So if its not of your use you can't make us to shut our thinking and use cause we r using mid and low range devices and there is a need of better SD card management
    12-20-2013 10:06 PM
  23. StudentoflifeUSMC's Avatar
    I personally can see a need for a file manager for two separate reasons.

    1st, my own personal experience. I have about 100 or so PDFs stored on my phone, some are rather lengthy, but I open them via Adobe. (Why can't we get a complete PDF solution on our phones? Hello Adobe ?) however I ended up suffering the live tile failure that WP8 has been known to suffer from , and one of the solutions to solve it was to delete my apps and reinstall. Well, when I reinstalled Adobe, my list of PDFs was no longer visible, because the file system seems to only care about file extensions that are registered after the app is loaded, not before. So even though I used my data to download those PDFs, I had to go re-download them just to have them available to view again. (Can we get a phone-based search too while we're at it ? That would possibly solve problem one)

    But it's the 2nd point that is more important. Let's not BS here. Microsoft has built their company off of servicing businesses, not private consumers. Look at their products and who they're targeted to. With the exception of the XBox line, most everything is originally designed towards business, with slimmed down versions for consumers who want to be able to work from home. That's their business model. That's why they violated their own EOL on Windows XP because the corporations that keep them alive told them that they would not upgrade.

    But many companies (including the USG) will not buy any device that lacks VPN. I'd be willing to bet that better than half of all Blackberry usage in the US is courtesy of the US Department of Defense. Why? Because Blackberry is the only phone at the time of the contract that supported PKI, TFTP, and VPN. There wasn't another option. But once that contract is gone, I suspect Blackberry will die almost immediately afterwards.
    I would suspect that the existence of a file manager would be significant too, so that the user is able to access files as needed on their phone. Put them on the SD card at work, shove the SD card into the phone, and access them from there. In many ways, it's like the start button. Companies don't like having to retrain their employees. They want to be able to hand them gear, and they can immediately start making their companies money using it.

    I personally would be satisfied with a global phone search that allowed wildcards to be used. I could find the files I need rather quickly. But for businesses, I think that a lack of a file manager would be a major selling point AGAINST WP8. And let's be honest, given Microsoft's business model, until the corporate community embraces Windows Phone 8, it's future is in jeopardy. But conversely, once that happens, then development will take off both from a software and a hardware side.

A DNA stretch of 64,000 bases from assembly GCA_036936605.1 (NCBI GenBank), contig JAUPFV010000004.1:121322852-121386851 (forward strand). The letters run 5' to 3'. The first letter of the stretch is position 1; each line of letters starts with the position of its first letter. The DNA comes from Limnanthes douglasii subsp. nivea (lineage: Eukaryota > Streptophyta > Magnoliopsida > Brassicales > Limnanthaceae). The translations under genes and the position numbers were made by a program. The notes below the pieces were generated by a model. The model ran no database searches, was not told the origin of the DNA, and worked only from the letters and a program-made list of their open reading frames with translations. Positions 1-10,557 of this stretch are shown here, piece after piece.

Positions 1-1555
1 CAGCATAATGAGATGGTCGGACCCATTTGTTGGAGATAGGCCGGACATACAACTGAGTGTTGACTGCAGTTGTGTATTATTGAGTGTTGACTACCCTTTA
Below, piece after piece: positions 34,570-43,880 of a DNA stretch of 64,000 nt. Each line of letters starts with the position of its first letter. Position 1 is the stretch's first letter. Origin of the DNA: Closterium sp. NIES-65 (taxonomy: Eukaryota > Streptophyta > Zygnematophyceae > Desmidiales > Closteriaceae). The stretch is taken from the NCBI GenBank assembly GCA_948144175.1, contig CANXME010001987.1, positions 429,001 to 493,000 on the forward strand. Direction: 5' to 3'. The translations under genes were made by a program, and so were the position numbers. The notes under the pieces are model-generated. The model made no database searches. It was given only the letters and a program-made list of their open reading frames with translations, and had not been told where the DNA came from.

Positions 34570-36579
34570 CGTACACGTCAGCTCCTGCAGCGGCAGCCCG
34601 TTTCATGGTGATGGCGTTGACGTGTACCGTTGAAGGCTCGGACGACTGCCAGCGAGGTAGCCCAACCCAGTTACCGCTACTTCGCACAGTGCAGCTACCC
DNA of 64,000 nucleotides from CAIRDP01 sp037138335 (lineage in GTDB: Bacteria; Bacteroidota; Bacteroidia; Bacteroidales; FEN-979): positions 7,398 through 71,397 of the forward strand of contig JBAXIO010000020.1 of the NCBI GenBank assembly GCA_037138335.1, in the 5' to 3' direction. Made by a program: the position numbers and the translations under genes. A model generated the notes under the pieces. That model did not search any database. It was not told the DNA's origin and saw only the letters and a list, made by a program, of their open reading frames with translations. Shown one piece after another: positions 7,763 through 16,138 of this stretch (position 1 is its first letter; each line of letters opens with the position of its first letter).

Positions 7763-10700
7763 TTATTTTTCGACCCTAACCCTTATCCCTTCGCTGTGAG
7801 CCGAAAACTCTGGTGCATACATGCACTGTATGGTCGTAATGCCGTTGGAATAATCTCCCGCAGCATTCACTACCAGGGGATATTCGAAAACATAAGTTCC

I fully believe that if Windows 8 had shipped with VPN initially, the Nokia 1520 would've had a Wacom digitizer and stylus and much more 'business-friendly' features than merely being a 'big phone'. But until the corporate sector jumps on board, we're not going to see those sort of things, consumers aren't purchasing thousands of them at a time to justify the expense of the R&D to make it happen.

    We need to get the companies on board if we want WP8 to thrive. And that likely means a file manager of some type or another. If you don't want to use it, don't. No one's making you.
    12-20-2013 10:43 PM
  24. Binoya Mathews's Avatar
    http://forums.windowscentral.com/win...ml#post2262034

    I'd like some feedback on my proposed solution. From anyone, really. I want to refine my idea before sending it off to uservoice. I think a general shared storage area (that can be the SD card) is probably the best possible solution. It *actually solves problems* that a 'file manager' won't. The only potential security concern is the fact that apps would be doing the writing, as opposed to the current model where apps can only pass mp3/jpg files to a system process. Developers have to implement it like they would skydrive.

    With the current model, if you use one app to download something and another app to open the file, the file is copied from isolated store to isolated store, doubling the effective space used just to open the file. This model is broken and by far the most pressing issue WP has re:file handling, and a common storage area is literally the only solution that doesn't undermine the security of an app's isolated storage area.
    I agree with you. This is the real problem which needs to be rectified. File manager will never be like what many expect it to be when it comes. I`m pretty sure about that
    12-20-2013 11:27 PM
  25. DBZo07's Avatar
    Yes true.. I need a file manager for at least knowing every details for the my phone storage! What if Microsoft adds spywares in other storage?? That will be a huge scam...

    Sent from my L625
    12-22-2013 03:23 AM